Migration, Remittances and Economic Growth: an Empirical Study in

Migration, Remittances and Economic Growth: an Empirical Study in the case of
former Soviet Republics
Over the previous decade an international inflow of remittances throughout the world increased significantly,
becoming the second largest source of foreign financial earnings. During this period the total amount of
officially transferred remittances to developing and emerging countries increased from 132 billion dollars in
2000 to 440 billion dollars in 2010 [World Bank 2011]. A conventional wisdom says that migrants’ transfers
have the potential to benefit recipient countries. Therefore, there have recently been several studies on the
relationship between remittances and economic growth, and development.
Although the empirical evidence of earlier studies provides mixed conclusions, the literature did not place a
separate emphasis on the sample of post-Soviet region. This may be related to the fact that countries of the
former Soviet Union did not record earlier the relevant data on remittances in their balances of payments.
Secondly, the share of post-Soviet countries in international inflow of remittances is insignificant, accounting
for less than 5% in 2010 [World Bank 2011].
The purpose of this paper is to investigate empirically the role of remittances in economic growth in former
Soviet republics for the period of 2002 through 2010, using a panel data set. For this period nearly all countries
of the region have macro data on migrants’ transfers. Our analysis will consist of eleven countries, excluding
those that do not report data on remittances and Russia. 1
To identify empirically the effect of remittances on economic growth, we use Barro’s growth model. In
particular, we will estimate the direct effect of transfers on output growth in the region. Unlike standard
The sample of countries includes Armenia, Azerbaijan, Belarus, Georgia, Kazakhstan, Kyrgyz Republic, Latvia,
Lithuania, Moldova, Tajikistan and Ukraine.
growth studies in which the sample period is ordinarily averaged and divided into several non-overlapping
periods, this estimation is based on the panel data set covering the period from 2002 through 2010 accordingly.
There are several sources for data of our interest. The dependent variables represented by real GDP per capita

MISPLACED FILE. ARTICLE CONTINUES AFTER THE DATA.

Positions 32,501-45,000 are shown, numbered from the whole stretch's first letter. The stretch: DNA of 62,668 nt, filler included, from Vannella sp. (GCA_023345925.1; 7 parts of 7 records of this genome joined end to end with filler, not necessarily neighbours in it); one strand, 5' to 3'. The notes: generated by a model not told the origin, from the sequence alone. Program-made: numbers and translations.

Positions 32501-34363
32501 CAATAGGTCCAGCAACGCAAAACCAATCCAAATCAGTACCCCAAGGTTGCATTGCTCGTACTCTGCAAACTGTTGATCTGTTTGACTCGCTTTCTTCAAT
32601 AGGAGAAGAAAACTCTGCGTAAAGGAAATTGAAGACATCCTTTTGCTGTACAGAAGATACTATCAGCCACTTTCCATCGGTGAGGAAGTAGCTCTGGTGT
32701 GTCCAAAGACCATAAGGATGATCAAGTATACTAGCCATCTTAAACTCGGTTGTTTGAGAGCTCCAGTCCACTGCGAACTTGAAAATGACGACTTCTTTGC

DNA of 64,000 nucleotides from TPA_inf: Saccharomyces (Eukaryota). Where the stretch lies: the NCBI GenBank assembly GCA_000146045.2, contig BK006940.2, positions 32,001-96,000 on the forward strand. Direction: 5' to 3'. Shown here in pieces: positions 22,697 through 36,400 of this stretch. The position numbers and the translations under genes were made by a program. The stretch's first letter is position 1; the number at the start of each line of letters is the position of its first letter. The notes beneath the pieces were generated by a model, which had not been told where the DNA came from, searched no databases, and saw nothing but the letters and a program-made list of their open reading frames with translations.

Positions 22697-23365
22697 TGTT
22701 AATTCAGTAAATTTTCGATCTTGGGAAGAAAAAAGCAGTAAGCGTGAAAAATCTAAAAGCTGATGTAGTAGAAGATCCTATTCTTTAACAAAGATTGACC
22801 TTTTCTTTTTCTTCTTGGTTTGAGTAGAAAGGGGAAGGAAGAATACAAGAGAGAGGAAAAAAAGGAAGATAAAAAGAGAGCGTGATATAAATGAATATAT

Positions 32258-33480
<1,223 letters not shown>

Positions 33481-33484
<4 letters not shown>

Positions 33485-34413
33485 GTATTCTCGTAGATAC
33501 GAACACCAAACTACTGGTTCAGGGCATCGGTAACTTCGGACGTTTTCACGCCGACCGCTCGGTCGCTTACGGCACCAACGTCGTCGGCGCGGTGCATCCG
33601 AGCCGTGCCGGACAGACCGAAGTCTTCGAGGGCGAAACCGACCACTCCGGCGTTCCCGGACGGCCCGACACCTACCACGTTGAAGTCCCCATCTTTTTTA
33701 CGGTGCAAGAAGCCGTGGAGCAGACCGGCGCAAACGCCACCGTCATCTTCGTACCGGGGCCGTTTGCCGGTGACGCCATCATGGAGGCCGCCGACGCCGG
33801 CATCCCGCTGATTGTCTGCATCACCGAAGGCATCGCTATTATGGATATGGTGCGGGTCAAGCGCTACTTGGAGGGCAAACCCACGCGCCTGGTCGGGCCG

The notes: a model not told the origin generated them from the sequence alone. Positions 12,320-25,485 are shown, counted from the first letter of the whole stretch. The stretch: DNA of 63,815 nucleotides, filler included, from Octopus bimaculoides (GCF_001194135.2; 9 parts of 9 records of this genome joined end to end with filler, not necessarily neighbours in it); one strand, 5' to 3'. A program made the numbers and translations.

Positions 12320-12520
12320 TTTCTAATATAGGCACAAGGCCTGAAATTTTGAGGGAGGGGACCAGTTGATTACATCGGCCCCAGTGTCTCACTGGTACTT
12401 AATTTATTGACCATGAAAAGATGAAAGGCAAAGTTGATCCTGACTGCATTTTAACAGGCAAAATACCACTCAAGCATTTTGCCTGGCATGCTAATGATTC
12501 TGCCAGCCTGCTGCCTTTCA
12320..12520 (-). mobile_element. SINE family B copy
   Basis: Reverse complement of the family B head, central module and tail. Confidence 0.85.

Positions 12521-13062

growth and gross fixed capital formation used as a proxy for domestic investment are taken from the World
Bank. Gross fixed capital formation is used as a share to GDP. The key variable of the model denoted by
remittances as well as other explanatory variables are also obtained from the World Bank. Data on general
government expenditure and other macroeconomic indicators are regularly published in EBRD Transition
Reports which are available on a yearly basis from 1991 and onward.
Barro and Lee provide long term historical dataset on educational attainment for certain groups of countries
and regions, and alongside with other independent variables the first model includes human capital. This
measure of education is positively correlated with growth rates [Barro and Lee 1994].
All control variables are used as a ratio to GDP. Inflation is measured as a percentage change of overall price
level. Population growth is the exponential rate of growth of midyear population from past to current period,
expressed as a percentage [World Bank]. Human capital represents the share of population aged 15 and over
who completed their secondary education [Barro and Lee 1994].
The key finding of our empirically motivated paper reveals that migrants’ transfers do not facilitate directly
output growth in former Soviet republics. Migrants act as altruistic individuals and their financial relations
with those who remain in places of origin occur under asymmetric information. Nonmigrants tend to decrease
their labor supply and efforts at local markets and they seem be less involved in raising non-migrant labor
An interaction term between migrants’ transfers and population growth indicates that in general, post-Soviet
countries experienced the positive impact of remittances on output due to an increase in population growth
under the period of observation.